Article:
Physics Stack Exchange is a question and answer site for active researchers, academics and students of physics. Join them; it only takes a minute:

Sign up
Here's how it works:
  1. Anybody can ask a question
  2. Anybody can answer
  3. The best answers are voted up and rise to the top

I'm in search of examples of Lagrangian, which are at least second order in the derivatives and are covariant, preferable for field theories. Up to now I could only find first-order (such at Klein-Gordon-Lagrangian) or non-covariant (e.g. KdV) ones. Also some pointers to the literature about general properties of such systems are welcome. Thanks

share|cite|improve this question
Klein-Gordon can be rewritten as $(\partial \phi)^2 = - \phi \Box \phi$ + boundary terms! And you can probably write many such Lagrangians yourself. Foe example, you can hit fields with powers of the Laplacian, which is covariant. Nothing prevents you from writing $\Box_x F_{\mu \nu}(x) \Box_y F^{\mu \nu}(y).$ – Vibert Apr 6 '13 at 13:59
@Vibert: Of course, I can build such a Lagrangian by myself. But I'm interested in useful ones, e.g. which describe real physical systems. E.g. general relativity is such an example, but I look for easier one. – Tobias Diez Apr 8 '13 at 13:42
I don't think there are many easier ones. By adding derivatives, you're raising the 'dimension' of the operator in your Lagrangian, and you lose renormalisability. This is used a lot in 'effective field theory' (with applications in flavour physics, higgs physics/EWSB etc.) but not in normal, text-book models. – Vibert Apr 8 '13 at 17:19
There's a no-go theorem ("Ostragradski's theorem") which says higher order actions lead to unbounded energies and unstable systems, see section 2 of arXiv:astrop-ph/0601672 for further details on Ostragradski's theorem... – Alex Nelson Jul 5 '13 at 20:40

I) As user Vibert mentions in a comment, the Euler-Lagrange equations are not modified$^1$ by adding total divergence terms to the Lagrangian density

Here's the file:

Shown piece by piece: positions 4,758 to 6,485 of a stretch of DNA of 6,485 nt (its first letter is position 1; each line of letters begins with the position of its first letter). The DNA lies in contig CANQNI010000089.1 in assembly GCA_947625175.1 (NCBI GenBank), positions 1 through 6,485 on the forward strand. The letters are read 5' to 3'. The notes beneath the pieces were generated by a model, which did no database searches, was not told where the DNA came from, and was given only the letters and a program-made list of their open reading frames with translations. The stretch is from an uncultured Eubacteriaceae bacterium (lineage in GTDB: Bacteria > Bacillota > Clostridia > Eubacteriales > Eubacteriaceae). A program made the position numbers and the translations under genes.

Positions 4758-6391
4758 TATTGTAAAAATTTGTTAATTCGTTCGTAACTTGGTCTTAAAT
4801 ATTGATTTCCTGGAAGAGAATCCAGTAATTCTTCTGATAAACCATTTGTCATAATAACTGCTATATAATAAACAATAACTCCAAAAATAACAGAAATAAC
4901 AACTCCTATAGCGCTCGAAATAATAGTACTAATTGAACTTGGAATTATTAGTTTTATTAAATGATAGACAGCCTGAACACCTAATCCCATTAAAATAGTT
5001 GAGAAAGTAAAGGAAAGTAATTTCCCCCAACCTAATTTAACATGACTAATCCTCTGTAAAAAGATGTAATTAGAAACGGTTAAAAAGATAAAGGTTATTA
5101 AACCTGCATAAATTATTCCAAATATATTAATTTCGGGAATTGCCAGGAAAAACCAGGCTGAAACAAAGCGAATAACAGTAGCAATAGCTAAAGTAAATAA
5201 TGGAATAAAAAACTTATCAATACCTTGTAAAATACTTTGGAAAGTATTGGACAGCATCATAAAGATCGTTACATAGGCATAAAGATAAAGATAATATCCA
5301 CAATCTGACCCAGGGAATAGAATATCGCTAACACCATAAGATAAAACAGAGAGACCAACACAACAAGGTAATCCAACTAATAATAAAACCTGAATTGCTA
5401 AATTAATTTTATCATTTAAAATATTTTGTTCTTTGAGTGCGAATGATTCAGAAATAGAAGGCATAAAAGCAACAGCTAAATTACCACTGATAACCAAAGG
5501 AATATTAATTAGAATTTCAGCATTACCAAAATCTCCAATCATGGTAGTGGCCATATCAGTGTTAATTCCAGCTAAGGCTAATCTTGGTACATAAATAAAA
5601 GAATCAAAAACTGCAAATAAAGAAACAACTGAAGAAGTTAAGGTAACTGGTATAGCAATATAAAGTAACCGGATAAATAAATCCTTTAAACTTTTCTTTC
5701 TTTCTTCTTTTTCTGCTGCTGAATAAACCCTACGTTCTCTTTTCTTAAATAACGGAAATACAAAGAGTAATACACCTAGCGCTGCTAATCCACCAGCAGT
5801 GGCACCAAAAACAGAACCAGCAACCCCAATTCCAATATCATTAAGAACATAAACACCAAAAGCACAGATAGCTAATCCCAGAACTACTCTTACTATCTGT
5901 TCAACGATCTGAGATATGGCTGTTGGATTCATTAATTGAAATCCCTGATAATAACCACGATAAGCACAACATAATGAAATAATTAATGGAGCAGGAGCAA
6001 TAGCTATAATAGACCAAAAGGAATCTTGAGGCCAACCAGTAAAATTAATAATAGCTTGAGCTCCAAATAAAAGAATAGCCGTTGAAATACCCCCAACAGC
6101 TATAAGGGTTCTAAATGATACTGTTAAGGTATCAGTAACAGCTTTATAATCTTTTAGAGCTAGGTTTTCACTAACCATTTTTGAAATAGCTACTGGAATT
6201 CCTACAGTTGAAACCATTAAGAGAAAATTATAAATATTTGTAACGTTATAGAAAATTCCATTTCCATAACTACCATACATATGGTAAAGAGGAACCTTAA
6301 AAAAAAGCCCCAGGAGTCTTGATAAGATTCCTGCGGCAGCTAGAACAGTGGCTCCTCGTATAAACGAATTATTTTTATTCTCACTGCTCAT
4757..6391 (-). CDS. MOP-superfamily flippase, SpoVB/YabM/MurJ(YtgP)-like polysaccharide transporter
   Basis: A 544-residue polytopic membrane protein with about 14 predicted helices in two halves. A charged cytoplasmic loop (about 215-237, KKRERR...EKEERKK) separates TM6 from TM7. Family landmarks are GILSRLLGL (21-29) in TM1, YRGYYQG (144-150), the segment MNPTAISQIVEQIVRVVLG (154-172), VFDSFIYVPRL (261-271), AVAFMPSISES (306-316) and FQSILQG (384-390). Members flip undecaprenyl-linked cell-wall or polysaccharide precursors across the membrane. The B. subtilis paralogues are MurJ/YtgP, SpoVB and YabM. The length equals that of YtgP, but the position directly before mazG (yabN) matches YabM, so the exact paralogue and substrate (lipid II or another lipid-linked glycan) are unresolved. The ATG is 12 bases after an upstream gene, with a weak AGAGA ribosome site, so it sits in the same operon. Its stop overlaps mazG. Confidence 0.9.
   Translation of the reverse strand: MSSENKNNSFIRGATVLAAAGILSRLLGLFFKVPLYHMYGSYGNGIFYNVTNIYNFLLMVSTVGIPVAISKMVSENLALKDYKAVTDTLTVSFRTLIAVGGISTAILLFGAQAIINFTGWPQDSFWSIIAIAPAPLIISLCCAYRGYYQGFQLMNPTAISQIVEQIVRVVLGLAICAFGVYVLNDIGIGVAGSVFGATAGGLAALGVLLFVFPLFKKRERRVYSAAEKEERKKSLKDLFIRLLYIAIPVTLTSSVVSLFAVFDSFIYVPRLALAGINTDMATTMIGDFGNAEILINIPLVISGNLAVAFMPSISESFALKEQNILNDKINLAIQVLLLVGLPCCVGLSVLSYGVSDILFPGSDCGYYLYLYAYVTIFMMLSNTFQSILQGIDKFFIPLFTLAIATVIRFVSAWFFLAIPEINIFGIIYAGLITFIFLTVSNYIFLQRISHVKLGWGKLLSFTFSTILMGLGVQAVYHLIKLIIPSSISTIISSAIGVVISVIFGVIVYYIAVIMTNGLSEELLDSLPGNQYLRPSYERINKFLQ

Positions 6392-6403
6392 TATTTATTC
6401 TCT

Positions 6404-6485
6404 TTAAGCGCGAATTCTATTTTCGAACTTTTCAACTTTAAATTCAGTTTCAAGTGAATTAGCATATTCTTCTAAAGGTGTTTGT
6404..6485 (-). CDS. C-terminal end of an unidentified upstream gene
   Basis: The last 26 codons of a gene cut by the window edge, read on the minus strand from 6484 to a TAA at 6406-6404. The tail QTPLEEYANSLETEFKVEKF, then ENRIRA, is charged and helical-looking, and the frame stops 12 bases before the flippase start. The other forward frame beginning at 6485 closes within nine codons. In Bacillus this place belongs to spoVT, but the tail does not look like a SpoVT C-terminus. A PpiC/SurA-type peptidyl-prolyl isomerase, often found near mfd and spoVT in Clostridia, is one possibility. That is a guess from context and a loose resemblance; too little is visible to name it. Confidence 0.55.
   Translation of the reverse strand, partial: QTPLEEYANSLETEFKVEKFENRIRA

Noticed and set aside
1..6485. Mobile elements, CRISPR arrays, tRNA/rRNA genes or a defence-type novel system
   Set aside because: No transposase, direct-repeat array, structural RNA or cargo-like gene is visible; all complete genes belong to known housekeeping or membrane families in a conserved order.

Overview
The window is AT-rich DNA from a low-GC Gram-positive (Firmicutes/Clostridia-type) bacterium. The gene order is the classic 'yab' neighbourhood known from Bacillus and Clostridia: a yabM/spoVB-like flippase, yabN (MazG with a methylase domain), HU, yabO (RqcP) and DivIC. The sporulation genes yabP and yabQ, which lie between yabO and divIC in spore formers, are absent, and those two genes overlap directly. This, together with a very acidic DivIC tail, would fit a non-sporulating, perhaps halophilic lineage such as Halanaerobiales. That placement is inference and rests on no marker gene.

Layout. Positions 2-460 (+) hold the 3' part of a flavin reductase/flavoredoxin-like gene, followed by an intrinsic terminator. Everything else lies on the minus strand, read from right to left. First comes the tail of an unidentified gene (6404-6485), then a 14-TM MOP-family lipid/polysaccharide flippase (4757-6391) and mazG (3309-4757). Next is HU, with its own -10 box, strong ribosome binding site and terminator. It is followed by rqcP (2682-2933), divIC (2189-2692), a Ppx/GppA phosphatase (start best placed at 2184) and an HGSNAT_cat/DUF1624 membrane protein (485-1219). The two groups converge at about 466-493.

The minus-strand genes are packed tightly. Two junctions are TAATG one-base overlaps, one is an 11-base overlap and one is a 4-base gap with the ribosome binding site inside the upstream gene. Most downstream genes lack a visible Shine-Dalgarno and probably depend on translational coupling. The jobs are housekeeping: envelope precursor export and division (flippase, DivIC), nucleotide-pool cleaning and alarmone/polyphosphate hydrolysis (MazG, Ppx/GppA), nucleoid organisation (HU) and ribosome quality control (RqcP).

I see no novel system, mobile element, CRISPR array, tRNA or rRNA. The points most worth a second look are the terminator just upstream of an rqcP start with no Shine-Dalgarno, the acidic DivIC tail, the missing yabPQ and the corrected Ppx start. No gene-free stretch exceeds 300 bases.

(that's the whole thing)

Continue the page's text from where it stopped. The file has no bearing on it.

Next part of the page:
$$ \tag{1} {\cal L} ~ \longrightarrow ~{\cal L} +d_{\mu}F^{\mu}. $$

Adding total divergence terms leads to an inexhaustible source of higher-order Lagrangians.

II) Generically, without some cancellation mechanism in place [such as, that part of the Lagrangian density is (secretly) a total divergence] an $n$-order action would lead to $2n$-order Euler-Lagrange equations.

III) Example. The Einstein-Hilbert (EH) Lagrangian density

$$\tag{2} {\cal L}_{EH}~\sim~\sqrt{-g} \left\{g^{\mu\nu} R_{\mu\nu}(\Gamma_{LC},\partial\Gamma_{LC})-2\Lambda\right\} $$

depends on both second-order temporal and spatial derivatives of the metric $g_{\mu\nu}$. This is of course an important example. Here $\Gamma_{LC}$ refer to the Levi-Civita (LC) Christoffel symbols, which in turn are first order derivatives of the metric $g_{\mu\nu}$. However, it is possible to add a total divergence term to render the Lagrangian density first order, as user drake mentions in a comment. Thus the Euler-Lagrange equations for the Einstein-Hilbert action $S_{EH}[g_{\mu\nu}]$, i.e. the Einstein field equations (EFE), are not of fourth order, as one may naively have expected, but still of second order.

IV) Higher-order Lagrangians are also discussed in many Phys.SE posts, see e.g. here and here.


$^1$ Note that adding total divergence terms (1) may affect consistent choices of boundary conditions for the theory.

share|cite|improve this answer
There is no higher-order cancellation. The Einstein-Hilbert action depends on second order temporal derivatives through a boundary term, i.e., there exits an action that differs from Einstein-Hilbert's by a boundary term and that gives the Einstein equations. It is much like the Klein-Gordon Lagrangian and $\mathcal L= \phi(\partial^2-m^2)\phi$. So in regard to the question the Einstein-Hilbert action is somehow marginal. – Diego Mazón Jul 6 '13 at 6:54
@drake: Thanks. I updated the answer. – Qmechanic Jul 6 '13 at 15:36

You can look at the Lagrangian for the galileon particles for instance in this paper. It has the property that the equations of motion remains 2nd order in the derivatives and covariant.

share|cite|improve this answer

Your Answer


By posting your answer, you agree to the privacy policy and terms of service.

Not the answer you're looking for? Browse other questions tagged or ask your own question.